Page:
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In recent years, quantitatively managed funds have become a popular method used by newly launched mutual funds as asset managers adopted statistical models to explore profits that may be made out of market abnormalities. As of year-end 2004, 70 quantitative products that had an established track record by Casey, Quirk & Associates managed $157 billion, nearly double the assets from three years earlier when they stood at about $88 billion. By comparison, the assets in non-quant products increased to $925 billion from $720 billion, a 28 percent increase. Yet, quantitative investing accounts for 16 percent of actively managed assets in the U.S., up from 13 percent in 2003, according to Vanguard.
After the sub-prime mortgage market turbulence, which cast long shadows over many parts of the financial industry, the total mutual fund asset that employ quantitative model is estimated to be over 400 billion US dollars at the end of this June.
Quantitative investment process
A study of Fabozzi, Focardi and Jonas （2008） firstly identified an investment process as "fundamental" or "quantitative" by the way asset managers making investment decisions. If the whole procedure is done by human judgment or intuition, an investment process will be labeled as a "fundamental" one; and only if it is purely done by computer-based models, the process can be classified as "quantitative". There is also tradeoff between these two approaches, which they define it as a hybrid one if the money manager combines both ways.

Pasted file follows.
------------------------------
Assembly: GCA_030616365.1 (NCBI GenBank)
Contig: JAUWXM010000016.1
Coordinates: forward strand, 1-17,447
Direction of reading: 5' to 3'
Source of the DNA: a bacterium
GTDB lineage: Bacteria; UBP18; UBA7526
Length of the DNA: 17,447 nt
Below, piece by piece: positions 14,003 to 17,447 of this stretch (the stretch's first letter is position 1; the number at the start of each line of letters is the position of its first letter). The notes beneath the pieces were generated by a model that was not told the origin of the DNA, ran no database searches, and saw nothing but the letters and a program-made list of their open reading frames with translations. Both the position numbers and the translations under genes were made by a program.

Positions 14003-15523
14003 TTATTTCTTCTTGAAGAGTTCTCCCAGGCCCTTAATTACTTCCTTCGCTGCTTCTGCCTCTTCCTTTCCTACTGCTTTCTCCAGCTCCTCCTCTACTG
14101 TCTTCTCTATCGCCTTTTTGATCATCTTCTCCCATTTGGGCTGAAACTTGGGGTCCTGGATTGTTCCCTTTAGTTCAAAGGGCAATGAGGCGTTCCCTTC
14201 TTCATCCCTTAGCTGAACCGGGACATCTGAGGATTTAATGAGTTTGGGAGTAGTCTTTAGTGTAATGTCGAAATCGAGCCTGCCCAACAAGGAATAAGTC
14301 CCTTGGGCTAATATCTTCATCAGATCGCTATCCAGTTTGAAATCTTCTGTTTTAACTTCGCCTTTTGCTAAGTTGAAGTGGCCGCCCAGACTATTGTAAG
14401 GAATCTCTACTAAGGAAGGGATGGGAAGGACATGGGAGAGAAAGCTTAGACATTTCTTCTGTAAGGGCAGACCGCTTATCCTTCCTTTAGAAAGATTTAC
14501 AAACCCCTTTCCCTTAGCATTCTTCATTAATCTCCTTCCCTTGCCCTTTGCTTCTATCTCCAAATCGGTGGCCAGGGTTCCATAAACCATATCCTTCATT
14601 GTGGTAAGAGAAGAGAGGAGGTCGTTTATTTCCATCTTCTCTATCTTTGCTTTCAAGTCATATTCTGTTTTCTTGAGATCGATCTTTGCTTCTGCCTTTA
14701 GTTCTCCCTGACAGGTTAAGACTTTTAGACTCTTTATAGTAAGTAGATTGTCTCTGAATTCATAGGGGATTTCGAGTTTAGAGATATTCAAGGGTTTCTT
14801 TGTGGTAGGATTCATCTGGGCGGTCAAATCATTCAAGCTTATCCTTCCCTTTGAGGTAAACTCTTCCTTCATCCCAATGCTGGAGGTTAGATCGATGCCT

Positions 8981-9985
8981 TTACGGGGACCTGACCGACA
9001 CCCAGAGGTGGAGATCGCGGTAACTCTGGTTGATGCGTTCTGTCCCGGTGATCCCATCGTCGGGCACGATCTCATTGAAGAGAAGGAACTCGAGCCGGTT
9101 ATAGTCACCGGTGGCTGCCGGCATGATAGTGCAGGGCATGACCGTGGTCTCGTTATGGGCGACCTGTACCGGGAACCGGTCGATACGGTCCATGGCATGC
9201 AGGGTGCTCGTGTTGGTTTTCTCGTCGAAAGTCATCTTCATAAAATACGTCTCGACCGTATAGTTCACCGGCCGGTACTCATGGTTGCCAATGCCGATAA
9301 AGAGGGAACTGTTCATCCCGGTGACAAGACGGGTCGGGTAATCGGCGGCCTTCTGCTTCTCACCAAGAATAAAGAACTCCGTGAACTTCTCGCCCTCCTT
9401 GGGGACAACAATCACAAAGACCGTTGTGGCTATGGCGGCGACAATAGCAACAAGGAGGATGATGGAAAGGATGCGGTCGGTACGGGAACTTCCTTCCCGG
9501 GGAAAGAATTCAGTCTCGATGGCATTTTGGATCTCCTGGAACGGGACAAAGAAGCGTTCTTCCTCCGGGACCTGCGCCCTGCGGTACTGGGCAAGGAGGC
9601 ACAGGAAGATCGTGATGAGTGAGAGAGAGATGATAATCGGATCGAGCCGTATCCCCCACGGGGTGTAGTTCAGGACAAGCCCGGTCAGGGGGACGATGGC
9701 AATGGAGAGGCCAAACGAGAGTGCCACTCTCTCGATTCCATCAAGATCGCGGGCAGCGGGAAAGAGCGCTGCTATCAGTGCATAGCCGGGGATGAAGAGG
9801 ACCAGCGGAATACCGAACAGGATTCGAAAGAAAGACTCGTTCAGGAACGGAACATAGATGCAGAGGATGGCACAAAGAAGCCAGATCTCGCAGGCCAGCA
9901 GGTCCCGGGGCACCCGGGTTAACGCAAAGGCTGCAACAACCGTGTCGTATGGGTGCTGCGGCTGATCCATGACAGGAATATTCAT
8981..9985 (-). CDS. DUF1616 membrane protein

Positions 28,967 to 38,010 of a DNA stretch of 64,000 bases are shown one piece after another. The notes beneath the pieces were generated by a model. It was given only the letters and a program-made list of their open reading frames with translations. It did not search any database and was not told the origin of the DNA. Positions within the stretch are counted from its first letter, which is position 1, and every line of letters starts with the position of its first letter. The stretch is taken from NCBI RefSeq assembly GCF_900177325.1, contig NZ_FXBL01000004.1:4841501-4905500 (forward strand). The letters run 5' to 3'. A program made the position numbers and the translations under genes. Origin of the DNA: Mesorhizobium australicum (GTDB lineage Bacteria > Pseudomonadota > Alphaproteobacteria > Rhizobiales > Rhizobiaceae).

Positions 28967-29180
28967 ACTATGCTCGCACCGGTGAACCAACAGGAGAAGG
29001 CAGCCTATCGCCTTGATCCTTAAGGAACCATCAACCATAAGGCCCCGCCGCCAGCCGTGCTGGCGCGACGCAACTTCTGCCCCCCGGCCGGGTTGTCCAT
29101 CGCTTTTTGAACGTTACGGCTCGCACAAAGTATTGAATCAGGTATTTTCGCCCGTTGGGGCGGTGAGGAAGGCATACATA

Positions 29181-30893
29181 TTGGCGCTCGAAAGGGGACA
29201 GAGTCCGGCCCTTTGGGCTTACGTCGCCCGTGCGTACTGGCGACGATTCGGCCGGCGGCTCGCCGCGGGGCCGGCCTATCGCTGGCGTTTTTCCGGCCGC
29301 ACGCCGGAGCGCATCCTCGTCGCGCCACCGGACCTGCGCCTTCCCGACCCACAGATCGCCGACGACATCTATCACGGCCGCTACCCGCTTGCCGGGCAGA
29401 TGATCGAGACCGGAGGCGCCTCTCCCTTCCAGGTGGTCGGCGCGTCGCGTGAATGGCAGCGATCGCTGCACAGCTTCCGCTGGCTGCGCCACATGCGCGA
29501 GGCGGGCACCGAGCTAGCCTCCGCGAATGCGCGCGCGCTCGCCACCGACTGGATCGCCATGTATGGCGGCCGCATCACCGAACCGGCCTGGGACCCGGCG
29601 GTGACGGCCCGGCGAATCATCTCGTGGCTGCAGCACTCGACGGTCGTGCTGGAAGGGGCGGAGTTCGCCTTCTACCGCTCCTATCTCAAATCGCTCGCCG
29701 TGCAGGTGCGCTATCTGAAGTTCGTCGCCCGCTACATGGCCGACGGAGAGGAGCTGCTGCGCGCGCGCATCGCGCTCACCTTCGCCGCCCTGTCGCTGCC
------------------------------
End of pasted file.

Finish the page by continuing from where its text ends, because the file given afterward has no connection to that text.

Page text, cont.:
Quantitative mutual fund versus hedged quant fund
Another concept that might make people confused is that quantitative funds can be operated as a hedge fund as well as a normal one. As a manager of a hedge fund whose job is to earn absolute return, one can employ varieties of strategies such as market neutral, statistical arbitrage, or high-frequency trading strategies to enhance the return of his portfolio, and also high leverages, since there are little constraints in operating hedge fund. But as a quant-mutual fund, an asset manager delivers alpha by stock screening and disciplined risk managements.
Operating a quantitative fund
For quantitative funds we are considering now, the investment process breaks down into three key parts:
- Input system. Providing all necessary inputs such as data and rules;
- Forecasting engine. Generating estimations for prices, returns and also, risk parameters;
- Portfolio construction engine. Resulting in portfolio construction advice using optimizers or heuristics-based system.
- Michael Alan Howarth Dempster; Georg Pflug; Gautam Mitra, Quantitative Fund Management
- "Not the Man, But the Machine", Kevin Burke, 2006
- According to Lipper, a newly established internal report[full citation needed]
- Challenges in Quantitative Equity Management, Frank J. Fabozzi, Sergio M. Focardi and Caroline Jonas, 2008